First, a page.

Featured image: Courtesy of Atomic
Chris Benchetler has been a key figure in the ski industry for over half his life. Hell, his wildly popular freeride skis, the Bent Chetlers, have been coming out of the Atomic factory for 15 years. 16 if you count the skis he’s currently working on for next season. Whether he’s laying out beautiful arcs in the backcountry, or expressing his creativity on a canvas, the prolific pro skier is known for his unique take on skiing, art and life.
These days, the father of two is juggling a lot more than he ever thought possible—both exciting opportunities and devastating hardship. Recently named Creative Director of Freeride and Freeski, Benchetler has a new title over at Atomic and will continue to lead the development and design of his namesake ski line.
On the other side of the curtain, last November, Benchetler’s wife and professional snowboarder, Kimmy Fasani, was diagnosed with stage 3 inflammatory breast cancer, a very rare and aggressive type of the disease. The two have both lost parents to cancer and bonded over the mutual hardship and loss when they first met as teenagers and have continued to heal together, within nature, ever since. After Fasani’s diagnosis, the two acted fast in her treatment, as well as developing a nonprofit organization to help others dealing with loss and hardship find healing in the outdoors, the Benchetler Fasani Foundation. We caught up with Benchetler to talk about his new role at Atomic, what he hopes to achieve with the foundation as well as ski plans for the upcoming season. Keep reading for the full interview.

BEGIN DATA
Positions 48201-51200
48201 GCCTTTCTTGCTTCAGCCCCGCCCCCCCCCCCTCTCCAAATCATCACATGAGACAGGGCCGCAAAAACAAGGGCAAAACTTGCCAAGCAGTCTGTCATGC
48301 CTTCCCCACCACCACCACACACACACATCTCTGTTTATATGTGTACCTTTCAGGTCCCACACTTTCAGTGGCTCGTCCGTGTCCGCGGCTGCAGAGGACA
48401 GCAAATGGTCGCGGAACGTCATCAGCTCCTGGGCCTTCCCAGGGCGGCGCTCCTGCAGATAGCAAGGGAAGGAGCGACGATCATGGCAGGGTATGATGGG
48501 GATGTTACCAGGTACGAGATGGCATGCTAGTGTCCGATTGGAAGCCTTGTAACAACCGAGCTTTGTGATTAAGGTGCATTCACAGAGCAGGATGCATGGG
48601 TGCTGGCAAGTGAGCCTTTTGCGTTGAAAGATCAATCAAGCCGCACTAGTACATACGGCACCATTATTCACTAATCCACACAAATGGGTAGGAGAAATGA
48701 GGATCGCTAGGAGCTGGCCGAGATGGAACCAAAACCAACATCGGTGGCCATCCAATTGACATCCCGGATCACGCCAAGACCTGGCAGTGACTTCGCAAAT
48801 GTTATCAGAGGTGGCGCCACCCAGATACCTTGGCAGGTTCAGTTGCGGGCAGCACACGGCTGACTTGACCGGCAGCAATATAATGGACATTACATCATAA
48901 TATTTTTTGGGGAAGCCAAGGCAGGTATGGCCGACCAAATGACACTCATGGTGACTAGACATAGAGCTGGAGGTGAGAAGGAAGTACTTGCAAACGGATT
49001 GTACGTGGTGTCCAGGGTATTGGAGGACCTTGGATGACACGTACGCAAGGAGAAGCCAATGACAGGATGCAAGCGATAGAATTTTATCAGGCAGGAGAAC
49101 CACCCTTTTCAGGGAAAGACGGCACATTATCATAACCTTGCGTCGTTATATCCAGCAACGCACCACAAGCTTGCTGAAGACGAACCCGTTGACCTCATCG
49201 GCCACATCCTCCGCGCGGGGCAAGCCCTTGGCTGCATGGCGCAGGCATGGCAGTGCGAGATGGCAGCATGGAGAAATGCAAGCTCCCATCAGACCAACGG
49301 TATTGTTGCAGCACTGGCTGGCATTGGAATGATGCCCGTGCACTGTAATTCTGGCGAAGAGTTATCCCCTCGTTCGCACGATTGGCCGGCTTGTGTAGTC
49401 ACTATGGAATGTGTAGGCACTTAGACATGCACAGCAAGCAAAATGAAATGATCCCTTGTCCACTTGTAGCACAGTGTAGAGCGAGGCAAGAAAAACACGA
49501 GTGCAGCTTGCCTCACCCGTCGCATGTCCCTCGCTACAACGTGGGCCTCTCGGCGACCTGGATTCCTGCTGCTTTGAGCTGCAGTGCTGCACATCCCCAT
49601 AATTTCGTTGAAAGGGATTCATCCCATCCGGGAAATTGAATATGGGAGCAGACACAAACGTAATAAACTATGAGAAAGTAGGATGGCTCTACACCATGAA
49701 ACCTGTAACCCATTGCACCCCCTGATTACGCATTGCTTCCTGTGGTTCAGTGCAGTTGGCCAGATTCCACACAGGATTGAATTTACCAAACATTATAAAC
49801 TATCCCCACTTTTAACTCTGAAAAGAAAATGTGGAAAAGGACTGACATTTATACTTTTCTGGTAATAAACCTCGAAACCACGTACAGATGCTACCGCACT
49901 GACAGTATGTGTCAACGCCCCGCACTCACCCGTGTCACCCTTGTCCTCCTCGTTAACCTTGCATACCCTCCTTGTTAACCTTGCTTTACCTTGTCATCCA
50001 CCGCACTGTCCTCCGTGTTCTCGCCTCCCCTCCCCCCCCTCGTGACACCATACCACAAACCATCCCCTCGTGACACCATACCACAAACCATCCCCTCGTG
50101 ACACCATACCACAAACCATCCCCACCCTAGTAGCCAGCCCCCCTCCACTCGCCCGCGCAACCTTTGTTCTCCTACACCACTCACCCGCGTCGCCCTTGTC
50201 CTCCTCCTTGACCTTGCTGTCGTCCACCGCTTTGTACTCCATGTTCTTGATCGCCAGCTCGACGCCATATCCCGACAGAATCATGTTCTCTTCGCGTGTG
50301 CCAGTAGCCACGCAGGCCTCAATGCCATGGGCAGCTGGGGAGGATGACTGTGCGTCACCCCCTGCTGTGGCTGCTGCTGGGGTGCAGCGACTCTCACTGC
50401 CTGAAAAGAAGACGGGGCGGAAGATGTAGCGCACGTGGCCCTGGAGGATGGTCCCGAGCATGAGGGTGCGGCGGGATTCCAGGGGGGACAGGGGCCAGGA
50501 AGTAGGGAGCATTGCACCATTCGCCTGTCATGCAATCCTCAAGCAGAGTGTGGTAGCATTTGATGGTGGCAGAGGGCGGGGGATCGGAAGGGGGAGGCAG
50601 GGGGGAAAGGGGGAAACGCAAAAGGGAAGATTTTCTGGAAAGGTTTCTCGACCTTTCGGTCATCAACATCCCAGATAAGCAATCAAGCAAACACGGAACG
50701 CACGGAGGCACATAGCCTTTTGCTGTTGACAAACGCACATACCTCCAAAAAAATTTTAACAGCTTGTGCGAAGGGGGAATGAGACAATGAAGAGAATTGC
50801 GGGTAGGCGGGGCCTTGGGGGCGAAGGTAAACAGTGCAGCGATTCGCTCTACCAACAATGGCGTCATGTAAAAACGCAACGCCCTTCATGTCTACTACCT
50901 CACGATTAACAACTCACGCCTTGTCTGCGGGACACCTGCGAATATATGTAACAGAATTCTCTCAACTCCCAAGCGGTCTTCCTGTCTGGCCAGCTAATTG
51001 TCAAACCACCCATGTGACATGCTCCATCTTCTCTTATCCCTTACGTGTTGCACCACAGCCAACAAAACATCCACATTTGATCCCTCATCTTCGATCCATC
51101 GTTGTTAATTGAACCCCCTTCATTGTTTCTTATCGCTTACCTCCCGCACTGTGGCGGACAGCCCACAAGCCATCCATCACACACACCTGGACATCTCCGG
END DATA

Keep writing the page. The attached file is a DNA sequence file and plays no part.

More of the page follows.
How are you? How has your summer been?
How long would you like this interview to be? [laughs] I’m great; it’s been a rollercoaster of more than just a summer, this entire year. Being a father of two and having a wife battling such aggressive cancer, it’s been emotional, it’s been beautiful, it’s been challenging, it’s been… everything, really.
Itching for ski season yet?
I sure am! I didn’t get to ski much last year, the days I did have on the hill were with my children because Kimmy was basically [on a schedule of] one week down in chemotherapy and then two weeks home; the first week she’d get back home she was pretty worked, so I essentially was a solo dad for two weeks and then that third week she’d feel good enough to jump back in and hang with the kids. I would try to get out occasionally, but all of that mixed with a pretty bad ski season, I really put very few days on the slopes, so I am absolutely looking forward to it and itching and hoping that we, North America, have a good season. I have a couple trips in motion, so I’m keeping my fingers crossed.
You were recently named Atomic’s new Creative Director of Freeride and Freeski. What are you most excited to pursue in the position?
I’m excited about a lot of things that come in conjunction with this new role. It’s very much the same role that I had been developing these last few years—given the demand for my art and the expansion of the Bent line, there was more opportunity for me to get involved on a design-heavy level. So just talking with the brand and all the wonderful people I work with frequently, we were trying to get creative—no pun intended—on the way we could utilize me and give me a forward-facing title. Every band needs a frontman, if you will, and there are incredible designers and other art directors that work for the brand that I just work hand-in-hand with. This was just a way to expand what I was already doing, but ultimately I have a lot of the same responsibility that I always had.